METAMORA CROSSROADS HISTORIC DISTRICT
Metamora’s oldest known photo – c.1873
Looking east on High St. The arrow points to the Hoard House, which is now the White Horse Inn.
The Metamora Crossroads Historic District is a two block cluster of one and two story residential and commercial frame and brick buildings at the intersection of Metamora (Oak St.) and Dryden (High St.) roads. The District is only one and one half acres in size and contains ten buildings dating from 1850 to 1907.
The Late 19th century architectural integrity of the district remains strong with the Victorian Gothic influence on the Pilgrim Presbyterian Church at the district’s west end to the formal and horizontal emphasis of the Greek revivial era on the White Horse Inn at the east end of the district.
Sandwiched between are examples of Italianate architecture including:
- Rounded and basket arch enframements
- Decorative brickwork
- Paired brackets
Traces of Queen Anne and Romanesque are also to be seen whether in the rounded arch entrance to the Old Town Hall or the small-paned glass windows at the photography studio.
There is nothing radical about the historic development of Metamora. No major human or natural phenomenon; no inventions or natural resources occured here. Instead, Metamora’s distinction is that it demonstrates a typical evolution of a 19th century Michigan farm community. This evolution consisted of three distinct phases. The first stage was the pioneer settlement of the township primarily occuring from 1836 to 1850. “Barrow’s Corners”, as Metamora was known, had been settled by Eber Barrows in 1838. In 1843, he built a log shanty which provided shelter and entertainment for the many travelers heading north to new settlement opportunities.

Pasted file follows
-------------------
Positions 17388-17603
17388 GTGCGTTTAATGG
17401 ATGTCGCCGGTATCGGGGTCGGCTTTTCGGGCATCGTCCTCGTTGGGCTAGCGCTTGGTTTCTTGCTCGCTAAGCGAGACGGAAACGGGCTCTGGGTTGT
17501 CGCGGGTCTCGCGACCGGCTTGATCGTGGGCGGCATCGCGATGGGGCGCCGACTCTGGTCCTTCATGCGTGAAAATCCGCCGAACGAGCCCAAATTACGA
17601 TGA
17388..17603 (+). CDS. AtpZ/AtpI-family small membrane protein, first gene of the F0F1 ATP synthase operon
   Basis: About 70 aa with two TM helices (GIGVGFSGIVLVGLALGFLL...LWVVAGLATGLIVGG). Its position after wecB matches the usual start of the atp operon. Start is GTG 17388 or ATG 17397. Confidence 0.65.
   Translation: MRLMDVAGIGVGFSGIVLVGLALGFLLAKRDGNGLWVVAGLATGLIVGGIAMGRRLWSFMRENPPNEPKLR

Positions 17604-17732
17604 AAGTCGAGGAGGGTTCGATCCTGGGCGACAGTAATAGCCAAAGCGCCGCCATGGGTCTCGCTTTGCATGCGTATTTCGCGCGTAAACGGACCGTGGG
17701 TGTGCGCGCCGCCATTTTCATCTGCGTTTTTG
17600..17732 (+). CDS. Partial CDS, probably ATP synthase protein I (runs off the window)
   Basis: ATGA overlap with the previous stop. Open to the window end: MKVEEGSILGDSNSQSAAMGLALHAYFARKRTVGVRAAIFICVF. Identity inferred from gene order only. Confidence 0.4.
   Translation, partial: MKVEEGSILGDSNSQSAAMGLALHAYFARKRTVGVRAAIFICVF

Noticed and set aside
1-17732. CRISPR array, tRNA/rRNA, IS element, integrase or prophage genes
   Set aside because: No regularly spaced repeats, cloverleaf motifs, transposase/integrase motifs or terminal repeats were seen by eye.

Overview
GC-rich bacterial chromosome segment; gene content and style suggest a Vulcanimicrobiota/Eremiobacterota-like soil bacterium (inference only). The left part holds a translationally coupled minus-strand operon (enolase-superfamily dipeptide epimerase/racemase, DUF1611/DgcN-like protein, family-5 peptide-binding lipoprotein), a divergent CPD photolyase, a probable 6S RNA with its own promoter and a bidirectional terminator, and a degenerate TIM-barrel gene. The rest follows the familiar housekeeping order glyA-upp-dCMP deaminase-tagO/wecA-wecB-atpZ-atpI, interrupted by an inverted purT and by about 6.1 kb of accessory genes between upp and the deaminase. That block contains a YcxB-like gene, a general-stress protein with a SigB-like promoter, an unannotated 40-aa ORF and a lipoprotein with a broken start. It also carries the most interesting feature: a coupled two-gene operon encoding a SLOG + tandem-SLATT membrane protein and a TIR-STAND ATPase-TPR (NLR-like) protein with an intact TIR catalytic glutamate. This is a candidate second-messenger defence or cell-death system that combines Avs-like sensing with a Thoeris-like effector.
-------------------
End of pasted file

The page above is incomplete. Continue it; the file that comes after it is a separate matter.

With the opening of the Territorial Road (Metamora Road) as a major north-south route from Pontiac to Lapeer in 1848 and with the establishment of a stage coach route soon after, many more permanent began replaceing the log cabin waystations. Barrow’s shanty became the Northern Exchange Hotel.
The second period of growth consisted of agricultural related services being concentrated at the crossroads. Wagon and blacksmith shops, a general store, two doctor’s offices found it convenient to locate here. By 1872, the village center was strong enough to compete and win a Detroit and Bay City Railroad Depot, a prize that insured its future growth.
Metamora received its more dignified name during the third phase which lasted from 1872 to 1907. The village population grew and more buildings were constructed. Stone’s Brick Block (1879), Pilgrim Congregational Church (1878), the Townsend Store (1888) and the Town Hall & Opera House (1888) were just a few built during this time.
Growth began to slow after this time and with the advent of the automobile, Metamora, as did countless other rural areas within a twenty mile radius of an urban area, went into a decline.
Today, the Metamora Historical Society is working hard to preserve the past. Many of the buildings within the district have been or are in the process of being restored.
1. Hoard House (White Horse Inn)
2. Town Hall & Opera House (Old Town Hall)
3. Barnes Store (Metamora-Hadley Masonic Lodge)
4. Barrows Store (RJ Holden & Associates)
5. Northern Exchange Hotel (Private Residence)
6. Deeter-Miller House (Private Residence)
7. Henderson Store (Sadie Hayes Styles; Kohl, Harris, Nolan & McCarthy)
9. Wilder Bros Store (The Village Saltbox)
10. Pilgrim Congregational Church (Pilgrim Presbyterian Church)